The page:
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    You can use "normal potatoes". Seed pots aree certified disease free.

    Christmas potatoes really are not worth the time or effort IMHO - poor yields, faffing bringing them inside, protecting them from frosts. Much better to eat your own parsnips and sprouts on xmas day

    I'd heard that opinion.

    Then I tried it - successfully for four years.

    I use large woven potato bags, multipurpose compost and regular doses of Phostrogen at high strength. I don't bother to bring the bags inside and get very useful crops at a time when new potatoes are expensive and bland.

    Where you live may be factor. I'm in the sunny South, and it works well enough here for me to be doing it again.
  • gazza975526570gazza975526570 Forumite
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    A._Badger wrote: »
    I'd heard that opinion.

    Then I tried it - successfully for four years.

    I use large woven potato bags, multipurpose compost and regular doses of Phostrogen at high strength. I don't bother to bring the bags inside and get very useful crops at a time when new potatoes are expensive and bland.

    Where you live may be factor. I'm in the sunny South, and it works well enough here for me to be doing it again.

    Location will be a factor as im sure luck is to a degree. How did you manage to stop them freezing last year if you left them outside considering the really low temperatures last winter? Ive known many other try it with very disappointing results and the majority who try it do so only once
  • A._BadgerA._Badger Forumite
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    taxsaver wrote: »
    Am I understanding this right then..... you can simply plant some Charlotte potatoes that you buy in the supermarket for eating - just plant them and they'll grow? It may seem a stupid question, but I thought as people often referred to buying 'seed potatoes' that they were somehow 'special' IYSWIM.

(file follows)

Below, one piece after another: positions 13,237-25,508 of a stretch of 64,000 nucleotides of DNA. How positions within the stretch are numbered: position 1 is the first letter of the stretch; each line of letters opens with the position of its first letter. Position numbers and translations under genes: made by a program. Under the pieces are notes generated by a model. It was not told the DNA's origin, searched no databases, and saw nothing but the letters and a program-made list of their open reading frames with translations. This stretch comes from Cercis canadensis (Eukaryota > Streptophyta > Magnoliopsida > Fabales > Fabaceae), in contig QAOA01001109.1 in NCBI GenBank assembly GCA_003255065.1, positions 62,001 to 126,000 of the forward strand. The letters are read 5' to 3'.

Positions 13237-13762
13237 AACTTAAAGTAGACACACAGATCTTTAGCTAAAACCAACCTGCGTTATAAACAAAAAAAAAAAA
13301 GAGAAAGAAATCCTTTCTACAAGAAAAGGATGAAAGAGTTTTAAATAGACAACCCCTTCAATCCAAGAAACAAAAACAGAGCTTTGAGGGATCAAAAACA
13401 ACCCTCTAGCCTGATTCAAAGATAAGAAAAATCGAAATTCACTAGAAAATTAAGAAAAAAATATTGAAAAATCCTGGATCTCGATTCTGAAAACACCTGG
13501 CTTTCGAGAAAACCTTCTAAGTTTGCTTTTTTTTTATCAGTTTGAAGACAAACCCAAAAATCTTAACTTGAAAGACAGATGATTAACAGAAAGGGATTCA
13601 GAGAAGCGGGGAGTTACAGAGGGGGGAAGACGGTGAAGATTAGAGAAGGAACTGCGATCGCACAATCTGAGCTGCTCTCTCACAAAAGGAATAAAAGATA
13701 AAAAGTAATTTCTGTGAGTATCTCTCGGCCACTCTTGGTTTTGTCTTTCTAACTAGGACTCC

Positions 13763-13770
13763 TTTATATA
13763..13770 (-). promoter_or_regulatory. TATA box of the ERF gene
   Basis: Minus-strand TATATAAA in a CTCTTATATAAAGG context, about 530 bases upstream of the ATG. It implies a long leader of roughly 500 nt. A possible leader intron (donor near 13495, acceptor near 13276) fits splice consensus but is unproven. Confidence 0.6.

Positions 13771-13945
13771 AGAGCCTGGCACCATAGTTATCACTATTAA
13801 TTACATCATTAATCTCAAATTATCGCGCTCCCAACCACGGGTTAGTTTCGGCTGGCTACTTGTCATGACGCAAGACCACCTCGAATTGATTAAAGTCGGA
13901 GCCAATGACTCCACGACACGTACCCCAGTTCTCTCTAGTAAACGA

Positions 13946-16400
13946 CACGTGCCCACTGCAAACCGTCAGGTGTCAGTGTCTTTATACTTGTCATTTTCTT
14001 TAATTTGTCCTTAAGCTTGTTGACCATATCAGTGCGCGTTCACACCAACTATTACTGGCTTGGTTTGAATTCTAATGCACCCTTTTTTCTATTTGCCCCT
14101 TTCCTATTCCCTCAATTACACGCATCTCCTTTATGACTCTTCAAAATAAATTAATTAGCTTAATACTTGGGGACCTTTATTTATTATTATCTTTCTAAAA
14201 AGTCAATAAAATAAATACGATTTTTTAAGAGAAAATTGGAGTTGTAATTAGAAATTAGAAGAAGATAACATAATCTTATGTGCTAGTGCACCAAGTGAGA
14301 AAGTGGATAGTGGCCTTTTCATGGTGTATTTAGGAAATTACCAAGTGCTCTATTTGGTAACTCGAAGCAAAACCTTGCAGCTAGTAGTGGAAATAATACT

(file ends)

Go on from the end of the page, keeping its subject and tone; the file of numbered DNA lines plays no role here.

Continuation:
They are special in so far as they are disease free. They are also treated in the case of 'second cropping' types (with a cold period) so as not to need chitting.

    You can use supermarket bought potatoes but you are reducing your chances of success. That said, what will it cost you to try?

    People have curious ideas about how potatoes grow. During WWII, when food was rationed and scarce, it was common to save potato peelings and grow new ones from the 'eyes'. It works, but you run the risk of disease transmission.
  • A._BadgerA._Badger Forumite
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    Location will be a factor as im sure luck is to a degree. How did you manage to stop them freezing last year if you left them outside considering the really low temperatures last winter? Ive known many other try it with very disappointing results and the majority who try it do so only once

    Where I live (in Kent) temperatures didn't reach the low levels needed to penetrate a large compost-filled bag until after I had harvested the crop. The bags functioned, in effect, much like a traditional clamp.

    In my experience, people who get bad results usually live in colder areas, are unlucky with blight (by far the most common cause of failure) or simply don't look after their crops very well.

    I accept it's a gamble - but it's an inexpensive one.